Taking on a construction or renovation project for your home is exciting, but it’s important to make sure that you have the right kind of help from the get-go. This often means choosing between an architect or a home designer. Making an informed decision as to which professional to work with requires a bit of understanding of their craft and specialty.
This article explains the main differences between the two professions. It also provides some real-world situations that may be similar to yours.
Architect vs. Home Designer
The biggest differences between an architect and a home designer are the type and length of education they’ve had and the licensing requirements for their profession.
To be an architect, one needs to earn an architecture degree, work for a registered architect’s practice for three years, pass the licensing examinations, and register with the state board.
In contrast, anyone can start a home design business. After earning the required years of working experience, they can seek certification from different bodies like the American Institute of Building Design (AIBD) and the National Council of Building Designer Certification (NCBDC). However, getting certified is not a requirement.
With their years of academic and in-field training, which includes courses on the structural properties of materials, architects have the edge over home designers. Many architects also offer complete project management services. In addition, they carry insurance and maintain licensing requirements which keep them on their toes if anything ever goes wrong.
Home designers, on the other hand, do not offer these services or assurances. Their plans also need to be checked by structural engineers to ensure their code compliance, safety, and viability. Because of these limitations, home designers usually cost less to hire than architects.
To better understand the differences and be able to make a sound judgment for your own project, consider the following situations:
Situation 1: Exploring Possibilities
If you are merely looking into the possibility of a future renovation or another construction project for your home, a home designer’s services may suit. They take into account your style preferences and practical considerations such as space and functionality. If the possibilities you’re exploring are complex or if you have a sloped site or other, more technical considerations, an architect’s services are recommended.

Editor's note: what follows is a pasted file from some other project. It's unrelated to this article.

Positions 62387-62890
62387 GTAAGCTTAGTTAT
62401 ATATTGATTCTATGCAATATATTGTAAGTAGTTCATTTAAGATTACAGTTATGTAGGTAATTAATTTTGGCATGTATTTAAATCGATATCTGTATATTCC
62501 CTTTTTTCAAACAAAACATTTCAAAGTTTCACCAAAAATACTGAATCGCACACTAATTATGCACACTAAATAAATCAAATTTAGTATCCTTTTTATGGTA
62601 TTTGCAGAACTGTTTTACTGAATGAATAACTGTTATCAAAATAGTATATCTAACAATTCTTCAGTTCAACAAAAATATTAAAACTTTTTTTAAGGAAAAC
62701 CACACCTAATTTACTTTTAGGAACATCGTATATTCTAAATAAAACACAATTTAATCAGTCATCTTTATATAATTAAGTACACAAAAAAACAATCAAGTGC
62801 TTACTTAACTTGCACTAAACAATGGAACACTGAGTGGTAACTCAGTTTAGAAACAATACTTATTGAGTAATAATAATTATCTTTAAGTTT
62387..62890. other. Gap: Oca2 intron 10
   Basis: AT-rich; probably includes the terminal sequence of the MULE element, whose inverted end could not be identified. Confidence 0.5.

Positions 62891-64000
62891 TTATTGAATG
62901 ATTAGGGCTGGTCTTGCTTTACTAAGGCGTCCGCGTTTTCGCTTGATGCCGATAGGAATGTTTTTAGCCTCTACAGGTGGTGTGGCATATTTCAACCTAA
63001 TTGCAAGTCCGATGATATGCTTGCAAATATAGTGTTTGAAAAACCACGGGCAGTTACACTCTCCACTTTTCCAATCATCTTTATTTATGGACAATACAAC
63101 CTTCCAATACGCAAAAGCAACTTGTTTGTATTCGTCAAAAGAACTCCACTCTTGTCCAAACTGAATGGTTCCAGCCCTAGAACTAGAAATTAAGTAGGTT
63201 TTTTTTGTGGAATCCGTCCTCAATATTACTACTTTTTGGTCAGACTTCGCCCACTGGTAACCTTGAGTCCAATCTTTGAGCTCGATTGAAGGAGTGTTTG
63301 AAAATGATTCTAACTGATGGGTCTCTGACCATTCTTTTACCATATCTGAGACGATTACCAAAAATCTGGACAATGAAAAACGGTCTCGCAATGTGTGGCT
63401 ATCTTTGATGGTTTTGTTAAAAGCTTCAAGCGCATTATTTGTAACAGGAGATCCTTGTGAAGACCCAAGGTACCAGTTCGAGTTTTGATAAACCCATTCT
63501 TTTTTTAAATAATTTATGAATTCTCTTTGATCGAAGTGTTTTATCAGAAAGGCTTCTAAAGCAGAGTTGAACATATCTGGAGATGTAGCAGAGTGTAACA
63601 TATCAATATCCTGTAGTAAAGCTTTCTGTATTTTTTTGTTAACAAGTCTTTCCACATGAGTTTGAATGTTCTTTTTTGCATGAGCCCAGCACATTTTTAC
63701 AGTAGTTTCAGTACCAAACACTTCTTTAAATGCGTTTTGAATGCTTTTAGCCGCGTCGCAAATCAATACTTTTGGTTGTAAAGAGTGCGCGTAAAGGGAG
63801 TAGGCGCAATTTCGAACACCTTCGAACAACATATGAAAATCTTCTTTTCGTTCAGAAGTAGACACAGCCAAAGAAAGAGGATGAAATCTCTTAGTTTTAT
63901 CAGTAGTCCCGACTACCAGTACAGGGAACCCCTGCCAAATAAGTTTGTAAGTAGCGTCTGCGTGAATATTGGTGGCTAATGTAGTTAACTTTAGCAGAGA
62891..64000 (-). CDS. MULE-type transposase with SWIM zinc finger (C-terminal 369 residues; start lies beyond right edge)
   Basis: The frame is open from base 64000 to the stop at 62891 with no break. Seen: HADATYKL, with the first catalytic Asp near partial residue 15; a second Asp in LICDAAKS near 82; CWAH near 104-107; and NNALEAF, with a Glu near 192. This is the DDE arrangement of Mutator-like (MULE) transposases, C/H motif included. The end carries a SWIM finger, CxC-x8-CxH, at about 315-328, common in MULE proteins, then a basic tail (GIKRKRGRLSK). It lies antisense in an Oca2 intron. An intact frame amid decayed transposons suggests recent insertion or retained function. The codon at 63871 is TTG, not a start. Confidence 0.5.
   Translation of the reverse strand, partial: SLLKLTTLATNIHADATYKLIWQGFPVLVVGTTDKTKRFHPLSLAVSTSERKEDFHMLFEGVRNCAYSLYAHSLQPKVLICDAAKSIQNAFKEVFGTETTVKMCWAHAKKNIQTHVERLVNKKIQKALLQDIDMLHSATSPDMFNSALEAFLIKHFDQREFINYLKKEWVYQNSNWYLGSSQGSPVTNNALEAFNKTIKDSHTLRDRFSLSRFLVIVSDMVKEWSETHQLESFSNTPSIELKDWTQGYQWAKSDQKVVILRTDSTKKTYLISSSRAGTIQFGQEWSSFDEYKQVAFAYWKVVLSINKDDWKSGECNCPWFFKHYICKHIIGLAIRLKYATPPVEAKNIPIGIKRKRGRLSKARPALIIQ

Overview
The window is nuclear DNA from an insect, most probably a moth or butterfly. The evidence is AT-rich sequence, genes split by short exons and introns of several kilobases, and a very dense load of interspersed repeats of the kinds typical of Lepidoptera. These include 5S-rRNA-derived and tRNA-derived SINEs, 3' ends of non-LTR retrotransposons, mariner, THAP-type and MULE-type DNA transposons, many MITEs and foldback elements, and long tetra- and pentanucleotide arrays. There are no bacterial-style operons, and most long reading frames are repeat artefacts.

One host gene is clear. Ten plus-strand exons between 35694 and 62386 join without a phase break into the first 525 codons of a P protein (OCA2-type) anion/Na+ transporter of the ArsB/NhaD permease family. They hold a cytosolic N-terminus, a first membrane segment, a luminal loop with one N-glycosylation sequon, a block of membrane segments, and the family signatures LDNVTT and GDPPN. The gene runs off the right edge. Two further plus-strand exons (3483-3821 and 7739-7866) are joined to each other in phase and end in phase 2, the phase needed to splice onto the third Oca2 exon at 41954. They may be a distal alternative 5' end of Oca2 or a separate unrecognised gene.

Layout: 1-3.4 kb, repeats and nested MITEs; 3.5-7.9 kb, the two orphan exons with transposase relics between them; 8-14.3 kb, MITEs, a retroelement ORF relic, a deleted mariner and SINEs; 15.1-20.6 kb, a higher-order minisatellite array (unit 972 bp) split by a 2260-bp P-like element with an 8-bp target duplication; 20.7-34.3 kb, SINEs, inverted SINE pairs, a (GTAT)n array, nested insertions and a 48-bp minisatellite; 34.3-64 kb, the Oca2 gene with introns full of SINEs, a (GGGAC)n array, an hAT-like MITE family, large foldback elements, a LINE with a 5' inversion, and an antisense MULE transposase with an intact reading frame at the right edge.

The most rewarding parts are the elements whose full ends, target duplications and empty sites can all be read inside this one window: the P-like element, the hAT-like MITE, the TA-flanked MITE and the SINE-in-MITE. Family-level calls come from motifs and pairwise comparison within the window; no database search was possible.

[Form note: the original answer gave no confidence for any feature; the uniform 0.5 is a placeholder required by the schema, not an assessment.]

After finalizing the project direction, an architect can ensure that the final build will be code compliant, structurally sound, and within budget. Once the plan has been finalized, the project team will collaborate with a licensed general contractor to bring the design to life.
Situation 2: Small Renovations
Renovation projects that do not require major structural changes to the existing building are also something that home designers can take on. They can create renderings of designs that aim to achieve your home improvement goals for aesthetic appeal and functionality.
Of course, an architect can perform all of these tasks, and more, especially one from a Design-Build firm that provides full architectural design and construction services.
Situation 3: Hands-Off
If you won’t be able to stay on top of the construction project because of other responsibilities like full-time employment, hiring an architect is the better option. They typically offer complete project management services. An architect can take care of all the details, from the conceptual design stage to the project closeout, so that you can minimize stress and conserve your time.
Situation 4: Complex Builds
If significant structural changes are needed for your existing building, the help of an architect can be invaluable. Although both professionals are skilled with drawing up designs, the additional training that architects have can prove essential here.
If your property has some historical significance, for example, you’ll do well to hire an architect. They have the knowledge needed to make sure the integrity of the building is preserved while the construction is completed.
Situation 5: Building Department Involvement
If the changes to be made to your property require review and approval from the Building Department, architects can streamline the application process. They will take care of all the permits and other regulatory requirements, including the compliance of your build.
If you can afford to hire an architect, they are always your best bet, as architects have more extensive academic and in-field experience than home designers. That said, they are not always required to see home renovations projects through. You may choose to work with a home designer if it’s a simple improvement that does not require structural changes and if you are working with a tight budget. It’s best to assess your needs and home improvement goals first before deciding.
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